SAN ANTONIO - Astroport Space Technologies, Inc. was awarded a NASA Phase 1 Small Business Technology Transfer contract (STTR) for development of its lunar regolith melting technology for constructing landing pads on the Moon.
Astroport and its research institution partner, The University of Texas at San Antonio (UTSA) will jointly develop technology for an "Induction Furnace-Nozzle for Forming and Placing Lunar Regolith Bricks for Landing Pad Construction". NASA selected 289 small businesses and 47 research institutions to receive Phase I funding for its 2021 SBIR/STTR program. Astroport was one of only four Texas companies selected for this year's STTR program.
Astroport Space Technologies, Inc. is a deep tech space start-up with headquarters in San Antonio, Texas. The company was founded in 2020 as a subsidiary of Exploration Architecture Corporation (XArc), also based in San Antonio. Founder and CEO, Sam Ximenes, a San Antonio native and Space Architect said,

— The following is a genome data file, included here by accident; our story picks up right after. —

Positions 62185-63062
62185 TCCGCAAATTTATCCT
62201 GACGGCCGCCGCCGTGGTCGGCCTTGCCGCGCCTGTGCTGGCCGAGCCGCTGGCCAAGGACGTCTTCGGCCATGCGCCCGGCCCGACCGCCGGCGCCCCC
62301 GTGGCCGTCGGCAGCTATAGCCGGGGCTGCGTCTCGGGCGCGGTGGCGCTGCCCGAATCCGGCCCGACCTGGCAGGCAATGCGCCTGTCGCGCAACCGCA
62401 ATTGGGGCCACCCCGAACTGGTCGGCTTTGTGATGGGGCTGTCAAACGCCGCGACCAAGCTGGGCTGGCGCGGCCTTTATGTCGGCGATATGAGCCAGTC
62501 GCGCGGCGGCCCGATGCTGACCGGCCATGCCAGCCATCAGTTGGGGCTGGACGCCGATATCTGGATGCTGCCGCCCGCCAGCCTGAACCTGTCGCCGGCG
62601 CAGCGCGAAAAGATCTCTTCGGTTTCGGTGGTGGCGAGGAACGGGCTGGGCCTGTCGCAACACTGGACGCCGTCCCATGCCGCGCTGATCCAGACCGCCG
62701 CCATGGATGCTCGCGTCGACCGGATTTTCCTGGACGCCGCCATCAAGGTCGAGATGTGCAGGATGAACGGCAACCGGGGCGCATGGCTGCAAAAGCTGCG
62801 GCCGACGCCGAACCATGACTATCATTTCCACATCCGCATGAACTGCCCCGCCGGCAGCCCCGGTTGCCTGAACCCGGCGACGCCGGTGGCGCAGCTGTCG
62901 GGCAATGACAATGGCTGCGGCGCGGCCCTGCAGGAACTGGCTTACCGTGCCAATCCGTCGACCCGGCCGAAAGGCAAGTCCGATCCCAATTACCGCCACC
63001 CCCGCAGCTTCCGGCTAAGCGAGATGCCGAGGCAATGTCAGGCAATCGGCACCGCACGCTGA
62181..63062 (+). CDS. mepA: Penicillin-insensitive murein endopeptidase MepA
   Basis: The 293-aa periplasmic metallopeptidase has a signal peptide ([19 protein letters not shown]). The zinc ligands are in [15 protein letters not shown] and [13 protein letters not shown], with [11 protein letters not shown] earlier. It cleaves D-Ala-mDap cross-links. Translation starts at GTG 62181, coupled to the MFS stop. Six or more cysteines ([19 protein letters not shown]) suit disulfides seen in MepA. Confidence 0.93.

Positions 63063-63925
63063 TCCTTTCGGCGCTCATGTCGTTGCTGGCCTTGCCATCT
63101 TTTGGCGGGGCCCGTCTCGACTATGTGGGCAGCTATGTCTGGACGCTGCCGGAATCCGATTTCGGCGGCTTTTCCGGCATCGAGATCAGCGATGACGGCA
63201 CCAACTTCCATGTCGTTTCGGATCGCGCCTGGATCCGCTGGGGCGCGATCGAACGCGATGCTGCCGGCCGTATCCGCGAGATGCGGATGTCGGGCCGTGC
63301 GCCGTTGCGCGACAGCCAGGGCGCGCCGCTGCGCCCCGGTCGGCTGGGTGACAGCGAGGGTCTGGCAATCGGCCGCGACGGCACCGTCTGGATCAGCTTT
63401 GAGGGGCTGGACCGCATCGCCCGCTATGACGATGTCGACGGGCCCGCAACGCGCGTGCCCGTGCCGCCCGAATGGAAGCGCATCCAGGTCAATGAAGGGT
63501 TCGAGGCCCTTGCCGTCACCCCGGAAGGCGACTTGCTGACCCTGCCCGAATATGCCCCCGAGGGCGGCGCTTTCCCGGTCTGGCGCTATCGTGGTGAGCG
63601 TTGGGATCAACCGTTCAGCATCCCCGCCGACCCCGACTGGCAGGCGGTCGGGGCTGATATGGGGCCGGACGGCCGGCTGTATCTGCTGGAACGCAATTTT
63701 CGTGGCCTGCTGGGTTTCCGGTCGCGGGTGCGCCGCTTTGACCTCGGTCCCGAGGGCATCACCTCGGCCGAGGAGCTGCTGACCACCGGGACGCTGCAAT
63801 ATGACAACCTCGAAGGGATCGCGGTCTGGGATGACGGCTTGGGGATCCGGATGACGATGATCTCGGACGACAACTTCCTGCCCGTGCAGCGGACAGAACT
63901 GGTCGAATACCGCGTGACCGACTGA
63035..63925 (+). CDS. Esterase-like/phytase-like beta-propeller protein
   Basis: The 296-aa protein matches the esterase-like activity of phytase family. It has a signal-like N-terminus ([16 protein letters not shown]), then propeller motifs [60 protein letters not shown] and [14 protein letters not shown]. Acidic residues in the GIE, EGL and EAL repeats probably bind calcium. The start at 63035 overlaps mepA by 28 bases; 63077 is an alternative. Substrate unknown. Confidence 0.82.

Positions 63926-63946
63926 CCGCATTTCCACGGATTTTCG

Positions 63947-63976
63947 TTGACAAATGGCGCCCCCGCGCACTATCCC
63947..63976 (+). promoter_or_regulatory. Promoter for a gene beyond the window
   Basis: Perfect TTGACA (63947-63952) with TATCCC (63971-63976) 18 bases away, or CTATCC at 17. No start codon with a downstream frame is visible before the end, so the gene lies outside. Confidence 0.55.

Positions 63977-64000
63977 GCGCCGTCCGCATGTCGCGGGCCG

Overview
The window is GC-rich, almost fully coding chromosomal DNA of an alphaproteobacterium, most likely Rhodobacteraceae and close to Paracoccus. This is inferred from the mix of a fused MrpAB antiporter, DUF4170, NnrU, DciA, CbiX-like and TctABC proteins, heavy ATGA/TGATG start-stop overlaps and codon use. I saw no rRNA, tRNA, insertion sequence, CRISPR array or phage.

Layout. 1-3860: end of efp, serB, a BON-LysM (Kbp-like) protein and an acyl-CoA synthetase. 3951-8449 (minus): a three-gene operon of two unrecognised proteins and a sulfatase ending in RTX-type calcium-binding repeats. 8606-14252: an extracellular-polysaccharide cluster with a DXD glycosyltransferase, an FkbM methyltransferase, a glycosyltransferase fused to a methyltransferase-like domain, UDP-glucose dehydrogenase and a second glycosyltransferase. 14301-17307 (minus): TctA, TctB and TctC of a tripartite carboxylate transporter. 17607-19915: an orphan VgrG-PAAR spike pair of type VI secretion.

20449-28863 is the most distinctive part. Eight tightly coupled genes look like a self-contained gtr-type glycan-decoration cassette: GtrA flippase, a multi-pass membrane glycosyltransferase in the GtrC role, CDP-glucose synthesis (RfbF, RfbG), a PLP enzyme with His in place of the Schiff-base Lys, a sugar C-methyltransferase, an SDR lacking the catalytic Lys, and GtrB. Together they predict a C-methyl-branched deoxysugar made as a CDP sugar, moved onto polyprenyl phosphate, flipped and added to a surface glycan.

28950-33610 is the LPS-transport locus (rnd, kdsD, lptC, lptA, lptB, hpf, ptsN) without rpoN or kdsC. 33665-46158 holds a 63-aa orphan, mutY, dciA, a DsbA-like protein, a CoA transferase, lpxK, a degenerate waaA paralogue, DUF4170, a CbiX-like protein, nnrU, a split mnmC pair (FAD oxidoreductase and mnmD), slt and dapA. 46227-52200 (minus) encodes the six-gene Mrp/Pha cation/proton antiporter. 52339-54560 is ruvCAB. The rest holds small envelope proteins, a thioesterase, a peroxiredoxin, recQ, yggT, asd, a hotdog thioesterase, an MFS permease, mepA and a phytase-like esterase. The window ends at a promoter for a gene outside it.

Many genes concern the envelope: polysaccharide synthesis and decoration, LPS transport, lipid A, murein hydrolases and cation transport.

"With NASA's return to the Moon with outposts and base camps, and commercial ventures for mining and even space tourism we see a market for space civil engineering construction developing within the next decade. With this initial small contract we hope to plant the seeds for a San Antonio industry to become known for expertise in space construction processes and manufacturing. We believe San Antonio's heavy construction industry should start positioning now for access to this future market."
Astroport's Lunar Regolith Melting and Lunar Regolith Binding stabilization and solidification technologies are used for manufacturing feedstock for lunar construction. Astroport's technology addresses two challenges of space construction: (a) converting indigenous source material (regolith) into durable construction feedstock and (b) robotic emplacement and assembly of the same into surface structures such as landing pads, roads, and habitats. The project research will be conducted at Astroport's R&D laboratories at Tech Port San Antonio and laboratories at UTSA.